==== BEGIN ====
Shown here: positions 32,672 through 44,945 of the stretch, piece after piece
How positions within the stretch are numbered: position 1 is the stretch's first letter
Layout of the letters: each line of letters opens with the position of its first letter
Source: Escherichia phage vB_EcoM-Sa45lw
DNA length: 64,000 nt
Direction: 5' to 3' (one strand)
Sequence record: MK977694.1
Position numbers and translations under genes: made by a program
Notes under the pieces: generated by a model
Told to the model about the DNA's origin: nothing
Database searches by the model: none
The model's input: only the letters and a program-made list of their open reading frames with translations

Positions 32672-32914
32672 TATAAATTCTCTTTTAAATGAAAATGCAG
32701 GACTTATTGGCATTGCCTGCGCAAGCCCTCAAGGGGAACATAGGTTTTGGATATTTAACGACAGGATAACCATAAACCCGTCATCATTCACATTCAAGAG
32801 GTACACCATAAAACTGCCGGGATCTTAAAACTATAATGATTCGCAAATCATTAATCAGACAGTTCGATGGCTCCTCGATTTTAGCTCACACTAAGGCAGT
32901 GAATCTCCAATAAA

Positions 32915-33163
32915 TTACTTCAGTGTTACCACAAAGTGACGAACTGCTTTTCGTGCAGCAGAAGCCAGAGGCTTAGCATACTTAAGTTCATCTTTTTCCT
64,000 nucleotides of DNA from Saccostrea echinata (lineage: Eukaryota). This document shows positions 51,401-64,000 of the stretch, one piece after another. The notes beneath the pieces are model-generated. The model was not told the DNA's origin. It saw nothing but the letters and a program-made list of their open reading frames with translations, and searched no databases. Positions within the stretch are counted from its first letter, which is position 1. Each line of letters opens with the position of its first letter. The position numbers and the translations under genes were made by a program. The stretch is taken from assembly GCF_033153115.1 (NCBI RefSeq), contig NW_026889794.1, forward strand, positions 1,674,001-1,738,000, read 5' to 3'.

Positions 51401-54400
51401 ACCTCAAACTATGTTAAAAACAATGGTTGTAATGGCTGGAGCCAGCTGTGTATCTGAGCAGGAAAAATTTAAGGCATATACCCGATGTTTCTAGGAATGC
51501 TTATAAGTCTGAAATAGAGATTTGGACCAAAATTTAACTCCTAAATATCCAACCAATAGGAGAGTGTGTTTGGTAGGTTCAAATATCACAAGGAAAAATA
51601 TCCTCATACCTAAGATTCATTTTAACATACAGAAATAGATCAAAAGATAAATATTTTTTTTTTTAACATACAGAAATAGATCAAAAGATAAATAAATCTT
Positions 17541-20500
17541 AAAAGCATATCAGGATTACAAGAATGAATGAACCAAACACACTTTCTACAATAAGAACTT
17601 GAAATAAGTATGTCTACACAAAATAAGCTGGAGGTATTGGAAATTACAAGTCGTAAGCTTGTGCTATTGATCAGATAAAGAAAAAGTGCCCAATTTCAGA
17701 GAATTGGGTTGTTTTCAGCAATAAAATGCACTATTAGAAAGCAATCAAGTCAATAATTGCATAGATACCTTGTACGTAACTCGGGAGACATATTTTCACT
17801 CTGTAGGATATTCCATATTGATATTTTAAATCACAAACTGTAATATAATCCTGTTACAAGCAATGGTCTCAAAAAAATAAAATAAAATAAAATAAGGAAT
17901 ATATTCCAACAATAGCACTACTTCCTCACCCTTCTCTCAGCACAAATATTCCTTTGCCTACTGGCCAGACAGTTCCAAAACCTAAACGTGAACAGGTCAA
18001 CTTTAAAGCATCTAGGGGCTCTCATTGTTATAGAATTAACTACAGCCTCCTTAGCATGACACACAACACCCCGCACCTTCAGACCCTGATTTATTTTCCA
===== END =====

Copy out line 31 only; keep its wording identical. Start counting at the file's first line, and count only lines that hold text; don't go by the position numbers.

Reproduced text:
18001 CTTTAAAGCATCTAGGGGCTCTCATTGTTATAGAATTAACTACAGCCTCCTTAGCATGACACACAACACCCCGCACCTTCAGACCCTGATTTATTTTCCA